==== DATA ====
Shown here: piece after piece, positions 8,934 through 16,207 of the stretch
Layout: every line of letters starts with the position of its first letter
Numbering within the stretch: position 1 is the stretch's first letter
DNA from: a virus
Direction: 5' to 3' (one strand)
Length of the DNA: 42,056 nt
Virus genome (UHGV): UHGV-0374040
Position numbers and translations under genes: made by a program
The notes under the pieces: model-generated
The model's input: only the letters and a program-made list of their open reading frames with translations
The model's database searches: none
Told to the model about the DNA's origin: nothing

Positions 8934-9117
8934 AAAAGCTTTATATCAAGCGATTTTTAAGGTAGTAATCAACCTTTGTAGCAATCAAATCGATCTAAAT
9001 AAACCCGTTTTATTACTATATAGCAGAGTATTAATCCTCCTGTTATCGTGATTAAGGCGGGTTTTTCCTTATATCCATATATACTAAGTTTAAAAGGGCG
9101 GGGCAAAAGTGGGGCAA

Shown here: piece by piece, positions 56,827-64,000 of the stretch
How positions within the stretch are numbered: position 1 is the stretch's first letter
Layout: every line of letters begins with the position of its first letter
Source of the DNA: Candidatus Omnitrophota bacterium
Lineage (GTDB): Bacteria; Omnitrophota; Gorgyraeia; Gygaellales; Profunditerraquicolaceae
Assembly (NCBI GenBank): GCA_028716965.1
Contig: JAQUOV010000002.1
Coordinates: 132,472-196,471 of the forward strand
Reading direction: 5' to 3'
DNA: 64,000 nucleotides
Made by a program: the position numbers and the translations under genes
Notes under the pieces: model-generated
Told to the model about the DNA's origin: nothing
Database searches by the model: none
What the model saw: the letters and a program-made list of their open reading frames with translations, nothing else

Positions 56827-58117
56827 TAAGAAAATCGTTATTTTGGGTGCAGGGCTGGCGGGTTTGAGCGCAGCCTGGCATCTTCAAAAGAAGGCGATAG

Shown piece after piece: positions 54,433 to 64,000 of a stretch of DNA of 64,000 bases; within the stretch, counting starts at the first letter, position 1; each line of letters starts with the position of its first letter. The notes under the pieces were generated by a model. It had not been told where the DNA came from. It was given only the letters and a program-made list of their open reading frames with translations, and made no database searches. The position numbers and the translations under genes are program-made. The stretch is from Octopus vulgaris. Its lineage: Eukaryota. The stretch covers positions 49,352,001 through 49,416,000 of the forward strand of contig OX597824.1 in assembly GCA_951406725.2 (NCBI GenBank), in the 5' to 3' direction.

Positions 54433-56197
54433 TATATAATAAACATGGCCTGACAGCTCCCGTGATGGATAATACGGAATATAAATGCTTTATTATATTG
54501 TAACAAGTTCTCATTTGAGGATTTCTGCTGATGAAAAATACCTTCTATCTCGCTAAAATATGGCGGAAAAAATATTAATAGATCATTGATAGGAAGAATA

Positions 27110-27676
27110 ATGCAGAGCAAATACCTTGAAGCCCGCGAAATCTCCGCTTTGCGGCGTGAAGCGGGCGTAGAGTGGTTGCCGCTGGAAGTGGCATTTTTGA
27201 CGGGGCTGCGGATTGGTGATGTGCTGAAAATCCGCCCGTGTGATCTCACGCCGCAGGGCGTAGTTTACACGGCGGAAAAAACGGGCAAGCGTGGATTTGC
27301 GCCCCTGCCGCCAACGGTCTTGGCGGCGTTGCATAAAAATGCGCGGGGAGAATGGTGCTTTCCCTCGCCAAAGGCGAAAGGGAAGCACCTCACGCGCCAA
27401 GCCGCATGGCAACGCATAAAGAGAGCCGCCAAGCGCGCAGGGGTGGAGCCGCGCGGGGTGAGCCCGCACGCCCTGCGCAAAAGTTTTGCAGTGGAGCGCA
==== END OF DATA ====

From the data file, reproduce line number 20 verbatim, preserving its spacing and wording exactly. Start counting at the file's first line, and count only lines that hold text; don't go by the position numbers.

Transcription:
Source of the DNA: Candidatus Omnitrophota bacterium